immigration and citizenship
i have 5 traffic ticks and one assault an battery minor charged dismissed voluntary by DA ,is this problem for my citizenship application and immigration porpuse.
all happens last 5 years
It probably won't be a problem. But, why not play it safe and meet with an attorney?
PROFESSOR OF IMMIGRATION LAW for over 10 years -- This blog posting is offered for informational purposes only. It does not constitute an attorney-client relationship. Also, keep in mind that this is an INTERNET BLOG. You should not rely on anything you read here to make decisions which impact on your life. Meet with an attorney, via Skype, or in person, to obtain competent personal and professional guidance.
Traffic tickets are not a problem. Since the battery charge ultimately dismissed, also a non-issue.
Kindly be advised that the answer above is only general in nature cannot be construed as legal advice, given that not enough facts are known. It is your responsibility to retain a lawyer to analyze the facts specific to your particular situation in order to give you specific advice. Specific answers will require cognizance of all pertinent facts about your case. Any answers offered on Avvo are of a general nature only, and are not meant to create an attorney-client relationship.
You should be fine, but the traffic tickets may not actually be traffic tickets. If I had a nickel for every time a client told me "I only have traffic tickets" and it's turned out to be a misdemeanor, I'd be rich! Rich I tell you! Have an immigration attorney look over your paperwork to determine whether you will have any issues. Also, you need to be sure you can prove your good moral character. Depending on the type of traffic tickets, it could potentially raise an issue.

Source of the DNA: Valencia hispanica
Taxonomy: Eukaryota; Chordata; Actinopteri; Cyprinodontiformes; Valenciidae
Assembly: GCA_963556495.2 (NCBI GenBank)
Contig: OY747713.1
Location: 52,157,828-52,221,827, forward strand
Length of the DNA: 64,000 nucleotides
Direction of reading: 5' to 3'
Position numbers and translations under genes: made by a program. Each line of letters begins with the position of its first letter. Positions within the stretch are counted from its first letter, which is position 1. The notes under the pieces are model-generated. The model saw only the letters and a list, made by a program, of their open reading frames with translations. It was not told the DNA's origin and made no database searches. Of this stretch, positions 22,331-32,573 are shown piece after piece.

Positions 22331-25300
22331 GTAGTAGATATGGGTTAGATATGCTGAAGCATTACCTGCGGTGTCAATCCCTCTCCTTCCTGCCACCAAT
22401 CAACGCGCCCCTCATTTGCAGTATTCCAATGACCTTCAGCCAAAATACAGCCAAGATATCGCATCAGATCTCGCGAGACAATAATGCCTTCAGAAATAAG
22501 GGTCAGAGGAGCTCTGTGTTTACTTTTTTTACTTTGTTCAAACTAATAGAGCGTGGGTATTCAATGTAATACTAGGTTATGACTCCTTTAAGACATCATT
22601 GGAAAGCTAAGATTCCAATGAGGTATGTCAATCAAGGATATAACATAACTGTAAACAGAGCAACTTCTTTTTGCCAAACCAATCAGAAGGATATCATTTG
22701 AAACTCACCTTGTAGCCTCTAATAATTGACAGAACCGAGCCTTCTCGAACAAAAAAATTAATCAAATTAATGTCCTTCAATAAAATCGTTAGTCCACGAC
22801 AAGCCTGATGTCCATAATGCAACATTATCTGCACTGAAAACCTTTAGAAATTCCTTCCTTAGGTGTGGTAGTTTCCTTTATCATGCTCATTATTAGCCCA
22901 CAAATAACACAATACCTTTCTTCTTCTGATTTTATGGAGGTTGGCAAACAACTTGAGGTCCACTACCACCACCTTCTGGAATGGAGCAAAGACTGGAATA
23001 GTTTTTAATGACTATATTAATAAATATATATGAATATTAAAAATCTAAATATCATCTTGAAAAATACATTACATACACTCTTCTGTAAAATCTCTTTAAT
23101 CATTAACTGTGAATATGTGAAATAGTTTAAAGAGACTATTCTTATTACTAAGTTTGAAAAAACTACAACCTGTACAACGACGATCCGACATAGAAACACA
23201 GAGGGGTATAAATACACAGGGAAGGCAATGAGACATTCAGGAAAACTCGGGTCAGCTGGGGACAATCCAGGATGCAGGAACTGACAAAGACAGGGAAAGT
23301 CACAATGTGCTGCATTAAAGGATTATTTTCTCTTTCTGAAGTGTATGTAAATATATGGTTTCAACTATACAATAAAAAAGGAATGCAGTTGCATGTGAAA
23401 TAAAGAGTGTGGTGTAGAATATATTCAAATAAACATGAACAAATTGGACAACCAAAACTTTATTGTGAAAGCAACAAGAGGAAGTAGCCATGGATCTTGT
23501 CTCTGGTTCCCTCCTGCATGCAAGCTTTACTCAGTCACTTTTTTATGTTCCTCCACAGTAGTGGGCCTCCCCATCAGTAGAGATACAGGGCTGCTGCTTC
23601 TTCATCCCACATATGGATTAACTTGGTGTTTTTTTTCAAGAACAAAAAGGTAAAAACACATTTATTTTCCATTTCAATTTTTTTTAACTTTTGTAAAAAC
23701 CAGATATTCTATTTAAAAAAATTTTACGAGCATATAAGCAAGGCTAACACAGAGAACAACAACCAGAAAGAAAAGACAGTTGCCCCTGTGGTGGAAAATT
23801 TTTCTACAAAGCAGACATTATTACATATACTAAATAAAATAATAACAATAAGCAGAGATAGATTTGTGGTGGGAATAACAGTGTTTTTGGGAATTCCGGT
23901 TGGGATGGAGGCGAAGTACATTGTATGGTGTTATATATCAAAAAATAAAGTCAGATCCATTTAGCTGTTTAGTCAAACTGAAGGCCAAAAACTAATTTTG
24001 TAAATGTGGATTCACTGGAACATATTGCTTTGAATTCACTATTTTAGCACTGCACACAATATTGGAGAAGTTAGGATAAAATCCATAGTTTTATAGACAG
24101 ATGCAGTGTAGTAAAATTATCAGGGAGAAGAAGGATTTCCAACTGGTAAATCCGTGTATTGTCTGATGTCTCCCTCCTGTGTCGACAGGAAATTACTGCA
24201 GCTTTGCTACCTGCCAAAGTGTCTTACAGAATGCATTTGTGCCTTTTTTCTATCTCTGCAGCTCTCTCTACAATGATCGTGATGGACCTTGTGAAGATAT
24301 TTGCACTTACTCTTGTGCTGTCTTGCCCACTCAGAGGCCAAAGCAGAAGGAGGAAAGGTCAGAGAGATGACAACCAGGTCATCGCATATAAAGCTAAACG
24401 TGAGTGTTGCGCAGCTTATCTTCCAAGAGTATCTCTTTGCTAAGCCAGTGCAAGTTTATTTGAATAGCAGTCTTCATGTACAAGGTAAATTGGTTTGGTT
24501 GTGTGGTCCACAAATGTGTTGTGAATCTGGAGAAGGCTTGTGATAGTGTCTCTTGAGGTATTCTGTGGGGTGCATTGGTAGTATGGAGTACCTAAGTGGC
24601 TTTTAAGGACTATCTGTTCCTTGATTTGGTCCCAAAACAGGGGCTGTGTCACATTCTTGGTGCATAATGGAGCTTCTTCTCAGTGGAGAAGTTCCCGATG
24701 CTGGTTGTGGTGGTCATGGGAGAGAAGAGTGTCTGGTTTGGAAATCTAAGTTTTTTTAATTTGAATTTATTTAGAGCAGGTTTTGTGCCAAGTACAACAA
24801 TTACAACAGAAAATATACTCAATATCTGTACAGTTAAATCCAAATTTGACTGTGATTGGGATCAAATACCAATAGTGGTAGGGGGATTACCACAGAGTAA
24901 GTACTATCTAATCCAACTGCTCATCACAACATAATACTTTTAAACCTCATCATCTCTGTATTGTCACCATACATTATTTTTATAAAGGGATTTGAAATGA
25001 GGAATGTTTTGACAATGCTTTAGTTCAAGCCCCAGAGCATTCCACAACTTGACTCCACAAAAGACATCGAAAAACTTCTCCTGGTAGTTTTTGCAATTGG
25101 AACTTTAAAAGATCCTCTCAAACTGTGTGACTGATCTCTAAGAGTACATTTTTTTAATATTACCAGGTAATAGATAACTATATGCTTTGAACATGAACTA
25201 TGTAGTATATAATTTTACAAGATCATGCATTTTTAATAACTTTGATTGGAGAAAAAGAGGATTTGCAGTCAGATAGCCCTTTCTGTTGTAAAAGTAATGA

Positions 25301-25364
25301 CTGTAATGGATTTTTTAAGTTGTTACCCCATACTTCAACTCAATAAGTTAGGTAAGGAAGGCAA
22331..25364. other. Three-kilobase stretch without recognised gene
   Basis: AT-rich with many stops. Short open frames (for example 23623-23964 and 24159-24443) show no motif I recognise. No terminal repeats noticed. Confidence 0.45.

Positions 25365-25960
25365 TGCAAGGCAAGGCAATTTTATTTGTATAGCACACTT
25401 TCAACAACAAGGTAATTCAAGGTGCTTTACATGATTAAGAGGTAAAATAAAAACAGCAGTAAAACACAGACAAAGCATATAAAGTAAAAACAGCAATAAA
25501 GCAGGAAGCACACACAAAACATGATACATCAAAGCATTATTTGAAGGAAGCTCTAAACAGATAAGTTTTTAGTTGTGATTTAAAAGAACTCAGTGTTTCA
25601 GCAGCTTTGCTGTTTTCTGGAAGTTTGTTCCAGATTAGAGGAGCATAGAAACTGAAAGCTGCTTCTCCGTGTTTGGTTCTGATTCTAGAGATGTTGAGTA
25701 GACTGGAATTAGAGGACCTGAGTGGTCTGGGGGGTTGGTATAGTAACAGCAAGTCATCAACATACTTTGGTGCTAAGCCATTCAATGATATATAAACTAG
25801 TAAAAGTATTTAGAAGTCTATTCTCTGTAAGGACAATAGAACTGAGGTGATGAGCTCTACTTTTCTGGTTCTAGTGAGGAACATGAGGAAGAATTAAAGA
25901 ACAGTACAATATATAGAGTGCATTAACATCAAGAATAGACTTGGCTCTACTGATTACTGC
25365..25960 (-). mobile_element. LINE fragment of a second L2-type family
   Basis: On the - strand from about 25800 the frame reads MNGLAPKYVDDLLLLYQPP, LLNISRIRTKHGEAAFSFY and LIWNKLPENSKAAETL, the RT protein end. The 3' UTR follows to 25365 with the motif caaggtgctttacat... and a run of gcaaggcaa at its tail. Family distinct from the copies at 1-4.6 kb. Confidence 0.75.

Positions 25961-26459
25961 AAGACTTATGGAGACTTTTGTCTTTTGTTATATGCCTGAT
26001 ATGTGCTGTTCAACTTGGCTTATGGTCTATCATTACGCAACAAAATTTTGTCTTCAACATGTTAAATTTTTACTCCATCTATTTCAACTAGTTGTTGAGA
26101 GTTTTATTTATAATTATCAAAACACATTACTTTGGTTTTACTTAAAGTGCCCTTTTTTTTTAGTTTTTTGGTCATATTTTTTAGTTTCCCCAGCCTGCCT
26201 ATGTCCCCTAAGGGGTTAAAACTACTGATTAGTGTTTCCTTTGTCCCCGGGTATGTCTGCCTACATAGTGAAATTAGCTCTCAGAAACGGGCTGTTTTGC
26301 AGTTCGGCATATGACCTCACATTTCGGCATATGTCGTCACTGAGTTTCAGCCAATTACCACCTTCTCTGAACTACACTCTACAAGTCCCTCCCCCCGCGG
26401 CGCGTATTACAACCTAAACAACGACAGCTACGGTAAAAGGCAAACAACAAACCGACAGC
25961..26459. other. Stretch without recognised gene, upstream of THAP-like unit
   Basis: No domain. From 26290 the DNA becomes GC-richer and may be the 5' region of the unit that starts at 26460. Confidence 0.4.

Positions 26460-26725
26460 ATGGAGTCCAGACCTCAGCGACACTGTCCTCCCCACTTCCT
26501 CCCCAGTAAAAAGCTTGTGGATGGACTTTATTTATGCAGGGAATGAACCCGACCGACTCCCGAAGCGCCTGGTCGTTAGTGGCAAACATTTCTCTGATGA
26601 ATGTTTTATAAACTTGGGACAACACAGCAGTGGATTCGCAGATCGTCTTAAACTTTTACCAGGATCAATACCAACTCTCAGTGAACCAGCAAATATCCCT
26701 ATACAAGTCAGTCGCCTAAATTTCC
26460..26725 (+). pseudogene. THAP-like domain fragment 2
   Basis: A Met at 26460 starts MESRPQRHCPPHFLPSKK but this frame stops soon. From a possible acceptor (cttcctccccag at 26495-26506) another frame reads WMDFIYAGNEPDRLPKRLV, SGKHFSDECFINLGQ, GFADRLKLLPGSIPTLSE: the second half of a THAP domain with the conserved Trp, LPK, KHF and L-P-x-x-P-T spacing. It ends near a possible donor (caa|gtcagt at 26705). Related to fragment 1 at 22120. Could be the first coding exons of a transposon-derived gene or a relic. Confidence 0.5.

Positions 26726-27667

This is not legal advice. This response does not establish an attorney-client relationship.
A knowing and intentional act in violation of State Traffic Law may be a crime involving moral turpitude. Such action may include an aggravated DUI or driving while on a suspended license. The Naturalization Examiner has the obligation to request certified dispositions of criminal/traffic orders that appear on your State Police Records. If these offenses are part of your "traffic record," then an examiner may be inclined to deny naturalization for lack of good moral character.
You may appeal, but you should seek a competent and experienced immigration lawyer to review the traffic/criminal laws that you violated. Assuming all are speeding tickets, then you may be able to explain the arrest that was dismissed to the satisfaction of the naturalization examiner. Again, take the matter seriously; hire an immigration attorney, who works with the USCIS local district office. Good luck.
This is general information, not legal advice, and does not create an attorney client relationship.
Traffic violations are generally not a problem, and I want to stress "generally." To be frank, when it comes to criminal infractions, it is always advisable to have an attorney review any disposition or related documentation because every state interprets offenses differently and having a competent professional who knows and can interpret the language in the criminal statutes is important in determining if your record will cause a problem moving forward.
It depends on the type of traffic tickets. The dismissed charge will not be a problem. Remember to present certified copies of the arrest record and court disposition of ALL arrests, even if the case was dismissed.
Attorney Suri, former Immigration Officer. This answer is general in nature and does not in any way create an attorney-client relationship.
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